Another erudite, entertaining article from Dorian Lynskey. I feel I’m being nudged ever closer to actually reading Vonnegut.
I liked Cat’s Cradle. Did not like Rosewater at all.
I can second that. “Player Piano” still has some great moments for me and I still reread “Slaughterhouse Five” every now and then. “Galápagos”, too.
I started from scratch with Harrison Bergeron, possibly recommended by someone here on Unherd. Good call.
I have only read Slaughterhouse Five. I was young and easily impressed, but might take another look.
Ditto. The link to Rushdie’s article is worth reading too. Though like this writer, Rushdie says:“So it goes” is not a way of accepting life but, rather, of facing death.”
And I find it rather ironic that such erudite writers don’t realise that accepting life is a means of facing death, certainly for me.
I’ve also been reflecting on the positive nature of the war experience for the Ukrainians and the discussion here and in Rushdie’s piece of Slaughterhouse 5 as an anti-war book. The reporting about the Ukrainians war experience seems to echo the experience of the British in WW2 when subject to the blitz and potential invasion – and, despite the sheer barbarity, there is a collective joy in surviving a mass existential threat (also similar to the soldiers in WW1 trenches), which in due course they may, like our own people, become very nostalgic about – “when they were at their best”. It makes me wonder if war is actually useful in providing an extreme experience, maybe bonding beyond the individual, that people really value. Maybe its even an essential experience that most of us in the West are no longer exposed to.
And I find it rather ironic that such erudite writers don’t realise that accepting life is a means of facing death, certainly for me. Bingo!
Try Cat’s Cradle, Player Piano and Slaughterhouse Five. If you don’t like him after that you never will. His books are short and incredibly easy to read so well worth the investment.
My favourite author. I just started reading Hocus Pocus again. Vonnegut’s characters are all flawed and complicated – of course he was too. One of my favourite lines, in defence of smoking, was that it was the only socially acceptable way of committing suicide.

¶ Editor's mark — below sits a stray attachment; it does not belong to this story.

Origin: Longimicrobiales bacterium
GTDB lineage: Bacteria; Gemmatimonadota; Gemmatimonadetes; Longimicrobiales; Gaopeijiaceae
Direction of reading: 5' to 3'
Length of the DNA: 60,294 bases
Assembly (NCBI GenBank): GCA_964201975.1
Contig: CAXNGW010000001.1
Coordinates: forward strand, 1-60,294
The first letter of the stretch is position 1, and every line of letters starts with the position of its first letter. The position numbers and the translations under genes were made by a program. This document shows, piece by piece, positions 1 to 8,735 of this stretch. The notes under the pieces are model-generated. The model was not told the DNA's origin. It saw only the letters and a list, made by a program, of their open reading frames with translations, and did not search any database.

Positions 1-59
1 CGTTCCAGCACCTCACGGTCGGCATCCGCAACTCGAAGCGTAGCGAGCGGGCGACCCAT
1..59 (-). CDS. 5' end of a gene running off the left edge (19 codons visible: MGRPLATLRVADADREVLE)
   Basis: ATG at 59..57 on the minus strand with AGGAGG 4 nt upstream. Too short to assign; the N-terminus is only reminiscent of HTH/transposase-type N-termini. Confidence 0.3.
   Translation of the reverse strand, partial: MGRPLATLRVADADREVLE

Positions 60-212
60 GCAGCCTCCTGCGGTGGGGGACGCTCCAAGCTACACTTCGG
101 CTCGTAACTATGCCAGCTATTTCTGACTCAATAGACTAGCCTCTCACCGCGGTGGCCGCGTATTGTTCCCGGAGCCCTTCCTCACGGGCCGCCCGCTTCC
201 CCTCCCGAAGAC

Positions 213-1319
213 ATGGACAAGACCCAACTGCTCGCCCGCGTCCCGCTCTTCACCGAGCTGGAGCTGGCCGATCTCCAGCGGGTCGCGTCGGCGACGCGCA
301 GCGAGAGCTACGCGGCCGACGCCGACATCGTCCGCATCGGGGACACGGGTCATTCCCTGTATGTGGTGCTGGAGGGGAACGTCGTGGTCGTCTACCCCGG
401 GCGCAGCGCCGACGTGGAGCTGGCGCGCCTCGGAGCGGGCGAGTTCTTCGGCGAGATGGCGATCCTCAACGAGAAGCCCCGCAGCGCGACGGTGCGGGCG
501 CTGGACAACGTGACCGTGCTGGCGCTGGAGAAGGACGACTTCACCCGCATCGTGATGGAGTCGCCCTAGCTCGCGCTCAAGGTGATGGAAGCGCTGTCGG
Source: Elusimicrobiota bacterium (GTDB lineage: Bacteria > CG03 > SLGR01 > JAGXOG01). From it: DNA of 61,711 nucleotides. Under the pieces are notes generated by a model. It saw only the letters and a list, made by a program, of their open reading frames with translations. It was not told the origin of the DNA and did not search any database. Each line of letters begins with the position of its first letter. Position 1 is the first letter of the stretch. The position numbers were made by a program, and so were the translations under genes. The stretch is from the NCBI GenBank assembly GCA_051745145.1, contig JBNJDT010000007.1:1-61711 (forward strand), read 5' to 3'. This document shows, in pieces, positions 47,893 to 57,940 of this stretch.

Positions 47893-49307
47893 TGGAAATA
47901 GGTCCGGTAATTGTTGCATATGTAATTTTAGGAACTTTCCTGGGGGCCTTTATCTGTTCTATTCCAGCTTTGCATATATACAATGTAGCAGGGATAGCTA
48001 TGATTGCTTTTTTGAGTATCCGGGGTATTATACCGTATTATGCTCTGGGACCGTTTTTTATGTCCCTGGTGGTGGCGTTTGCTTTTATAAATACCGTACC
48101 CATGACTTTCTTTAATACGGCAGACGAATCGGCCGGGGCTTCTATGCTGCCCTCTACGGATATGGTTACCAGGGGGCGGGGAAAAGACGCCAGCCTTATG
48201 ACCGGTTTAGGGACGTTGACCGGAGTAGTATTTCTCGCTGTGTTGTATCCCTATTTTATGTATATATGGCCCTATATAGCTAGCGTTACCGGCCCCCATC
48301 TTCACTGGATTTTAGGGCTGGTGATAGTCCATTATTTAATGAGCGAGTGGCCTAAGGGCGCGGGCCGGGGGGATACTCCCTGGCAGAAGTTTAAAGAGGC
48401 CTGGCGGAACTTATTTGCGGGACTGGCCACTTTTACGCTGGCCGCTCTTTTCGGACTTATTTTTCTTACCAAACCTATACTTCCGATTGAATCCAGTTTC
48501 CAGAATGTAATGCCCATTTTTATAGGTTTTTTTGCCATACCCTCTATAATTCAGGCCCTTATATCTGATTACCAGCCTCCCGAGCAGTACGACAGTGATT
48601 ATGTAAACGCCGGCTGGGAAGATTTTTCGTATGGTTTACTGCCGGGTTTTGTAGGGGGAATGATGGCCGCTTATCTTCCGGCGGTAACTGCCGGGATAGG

And we don’t even get that as socially acceptable any longer…
fortunately we still (sic) have alcohol…
What’s wrong with suicide ideation and nihilism? With the state of the world today, its the only way to be.
The problem with people, one of Vonnegut’s characters said, was that they are about a thousand times dumber and meaner than they think they are.
Sententious projection , and probably meant to be understood as such
There is a well-hidden connection between Vonnegut and Salinger.
To write “Cat’s Cradle“, Vonnegut borrowed his Hoenikker characters from the Glass family. On closer examination, Angela, Franklin and Newt share the same attributes as Franny, Seymour and Zooey.
This discovery was made possible because John Irving, who was taught by Vonnegut, used the exact same cast in “The Hotel New Hampshire“, now calling them Franny, Frank and Lilly.
The funniest thing is that Salinger borrowed his characters from Greek mythology, the ultimate public domain source for all storytellers.
I posted a short 3-page story about this incredible investigation.
“The Dog Who Didn’t Speak Much”
Hope you enjoy reading it.
I loved Slaughterhouse 5 and poor old Kilgore Trout who was a forerunner to Kenny from South Park in that he died several times only to return in later books. Breakfast of Champions was another favourite, but I was 16-18 at the time.